The Grief of Being Told You Can’t Have a Family

My fertility struggle.

Sam H Arnold
Sep 5 · 5 min read
Photo by Irina Murza on Unsplash

When I was 34, I found out the chances of me having children was very low. It broke my heart into a million pieces.

Throughout my early years, I had a life plan. I worked hard and got the career, I wanted. I was department head for a massive college, by the time I was 30. One of the youngest recorded department heads.

I was getting married to someone, I thought, I could spend the rest of my life with. The next step was the children.

During my teenage years and 20’s, I had been careful with contraception. I knew I wanted children, but they had to fit into my plan.

How wrong I was

Once we were married we started trying for a family. For two years we tried everything and I read every article about conception.

If an article had said fertility went up if you hung from the lampshade, I would have tried it.

Around 1 in 7 couples may have difficulty conceiving.

After three years nothing had happened.

So we went for help. Nothing to worry about everyone said. For some couples, it takes longer. We started all the tests and scans.

What did the doctors find, a cyst on my left ovary the size of a walnut. We can remove it with keyhole surgery, everything will be fine.

Except by the time the surgery came through, I was in agonising pain. The cyst was the size of a melon and had eaten my left ovary. Keyhole surgery was not an option. I was opened from hip to hip.

Incidentally, if I hadn’t been going through fertility scans at the time. The cyst could have gone undetected, burst and killed me.

The good news.

Once the operation was over I was informed that the loss of an ovary doesn’t reduce your fertility. It was all systems go.

Except it wasn’t.

More tests revealed that my husband had low mobility and a low sperm count. With him as my partner, I had no chance of falling pregnant.

It was the end

At the time, I didn’t know it, but it was the end of our marriage. This and the fact he failed the adoption meeting on purpose, a story for another time, was the last straw.

At the time I was positive, we would have kids another way, it was fine I could live without ever having children.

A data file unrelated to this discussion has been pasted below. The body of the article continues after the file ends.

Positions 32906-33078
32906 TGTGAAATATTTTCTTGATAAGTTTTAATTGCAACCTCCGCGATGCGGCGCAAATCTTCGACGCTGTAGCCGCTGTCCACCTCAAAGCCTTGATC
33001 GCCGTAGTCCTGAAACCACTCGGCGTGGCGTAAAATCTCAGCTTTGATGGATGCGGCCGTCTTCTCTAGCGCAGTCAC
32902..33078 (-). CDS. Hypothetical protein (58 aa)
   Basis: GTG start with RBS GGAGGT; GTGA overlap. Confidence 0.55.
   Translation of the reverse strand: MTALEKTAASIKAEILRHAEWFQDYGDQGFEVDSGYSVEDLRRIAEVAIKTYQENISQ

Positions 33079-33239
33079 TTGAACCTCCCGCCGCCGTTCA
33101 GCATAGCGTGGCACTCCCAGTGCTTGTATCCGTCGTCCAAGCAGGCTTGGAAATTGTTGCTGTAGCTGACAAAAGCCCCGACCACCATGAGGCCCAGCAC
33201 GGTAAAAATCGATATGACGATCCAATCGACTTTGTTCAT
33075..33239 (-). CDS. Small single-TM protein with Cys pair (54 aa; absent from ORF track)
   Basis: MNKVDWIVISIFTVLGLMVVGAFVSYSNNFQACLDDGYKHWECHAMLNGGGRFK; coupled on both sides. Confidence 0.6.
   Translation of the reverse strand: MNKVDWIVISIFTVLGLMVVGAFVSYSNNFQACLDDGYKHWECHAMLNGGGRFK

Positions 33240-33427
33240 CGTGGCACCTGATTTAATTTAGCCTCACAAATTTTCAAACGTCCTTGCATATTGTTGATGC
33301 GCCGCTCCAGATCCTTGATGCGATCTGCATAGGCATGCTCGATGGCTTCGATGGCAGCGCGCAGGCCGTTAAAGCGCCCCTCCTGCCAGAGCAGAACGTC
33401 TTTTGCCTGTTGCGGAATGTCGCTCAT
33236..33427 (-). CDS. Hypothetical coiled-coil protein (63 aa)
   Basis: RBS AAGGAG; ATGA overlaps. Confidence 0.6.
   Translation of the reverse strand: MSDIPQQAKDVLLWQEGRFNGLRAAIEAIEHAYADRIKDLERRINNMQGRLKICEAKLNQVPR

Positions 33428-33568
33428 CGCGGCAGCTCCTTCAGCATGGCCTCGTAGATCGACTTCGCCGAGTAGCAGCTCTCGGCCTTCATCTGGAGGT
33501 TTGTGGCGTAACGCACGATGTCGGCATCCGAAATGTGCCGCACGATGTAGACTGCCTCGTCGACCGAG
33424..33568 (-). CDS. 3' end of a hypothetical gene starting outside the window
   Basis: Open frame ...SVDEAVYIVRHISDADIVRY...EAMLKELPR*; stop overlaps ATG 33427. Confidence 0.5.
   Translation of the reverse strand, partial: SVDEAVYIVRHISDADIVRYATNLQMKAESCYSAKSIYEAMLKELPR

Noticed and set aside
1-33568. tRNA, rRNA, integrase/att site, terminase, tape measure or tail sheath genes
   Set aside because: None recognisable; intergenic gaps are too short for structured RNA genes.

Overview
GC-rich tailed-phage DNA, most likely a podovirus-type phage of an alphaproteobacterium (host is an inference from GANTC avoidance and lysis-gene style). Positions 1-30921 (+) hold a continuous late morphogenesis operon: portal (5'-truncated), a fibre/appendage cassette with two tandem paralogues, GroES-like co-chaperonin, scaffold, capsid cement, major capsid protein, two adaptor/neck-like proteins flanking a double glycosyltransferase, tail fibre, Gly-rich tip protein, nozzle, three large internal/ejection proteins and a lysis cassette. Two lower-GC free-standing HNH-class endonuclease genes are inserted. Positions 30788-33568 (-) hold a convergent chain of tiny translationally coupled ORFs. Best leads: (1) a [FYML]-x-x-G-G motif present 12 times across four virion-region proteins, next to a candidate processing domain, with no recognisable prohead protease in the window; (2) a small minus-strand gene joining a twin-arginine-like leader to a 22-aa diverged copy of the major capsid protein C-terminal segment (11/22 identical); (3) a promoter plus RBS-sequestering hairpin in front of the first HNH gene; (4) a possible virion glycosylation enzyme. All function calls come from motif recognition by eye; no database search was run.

The bereavement of motherhood

A funny thing happens when you find out you can’t be a mother. You go through the five stages of bereavement.

  • Denial
  • Anger
  • Bargaining
  • Depression
  • Acceptance

I was grieving. I was grieving for the life I could have had. I was grieving for the children and family, I would never have.

I threw myself into work and moved on. That was the outward appearance I gave. Inside I was dying. I had no reason to carry on.

The house I had worked so hard to build and renovate, meant nothing, it wasn’t going to be passed onto my children. It was never going to hear the stomping of little feet and the sound of laughter.

The teddy bear I had saved from when I was a child, would never be passed on. The love of football I had, would never be shared with my child.

Your friends can’t handle you.

The friends you have had, for so many years, behave like you are dying.

Friends who fall pregnant around you treat you like a baby snatcher. There are quiet huddles of people that share their exciting news with the rest of the office. Not with you though, you couldn’t possibly be happy for them, if you can’t have kids.

The strangers you meet who ask you if you want kids? No matter what you answer, you are done for. Answer, no actually I don’t (the safe option) and you get the look that says, what the hell is wrong with you? Answer, actually we can’t have kids (the honest approach) and you get the sympathy. They also instantly assume it is your fault, as the woman. Every part of you wants to yell, “it’s his fault, he is a Jaffa.”

So it goes on, the agony and torment.

You hear stories of couples that stop trying and then fall pregnant. Great, you think that could be us. How do you stop trying though, when you are disappointed every month you haven’t had an accident. I have stopped trying you think, why isn’t it working?

Something has to give

I admire couples who stay together, despite this. My marriage was not strong enough. I blamed him and hated him for taking the one thing I wanted, away.

My friend once asked me, “if I could see myself, old and alone with my husband or would I resent him.”

I knew the answer, I already resented him. Something had to give and it was our marriage.

Stop trying worked

When I relaxed and stopped trying it did work. My marriage was over and I was drawn to my new partner, by our shared longing for children.

Two-years-ago I was truly blessed when my adopted daughter came into my life.

The teddy bear has a home. She is supporting Manchester United, whether she likes it or not. My house is full of laughter and stomping feet.

The pain has gone and my heart is healed. She completes me in every way possible.

If you are struggling with fertility and all you want is a family, then move heaven and earth to get it. Genetics are irrelevant, love is what matters. Nothing will satisfy the need, if you don’t, no matter what people say.

Sam H Arnold is a writer and mentor. Using her 25 years of teaching experience and a degree in Education she can mentor the most reluctant writer. She also has knowledge of many topics in education and child development. It is these and private life experiences which are the foundations of her writing.

Stay in touch by joining her newsletter.

The Ascent

A community of storytellers documenting the journey to happiness & fulfillment.

Sam H Arnold

Written by

UK writer & mentor. I share articles on writing, LGBT issues, parenting, mental health & more. For additional articles & mentoring details, find me on Patreon.

The Ascent

A community of storytellers documenting the journey to happiness & fulfillment.

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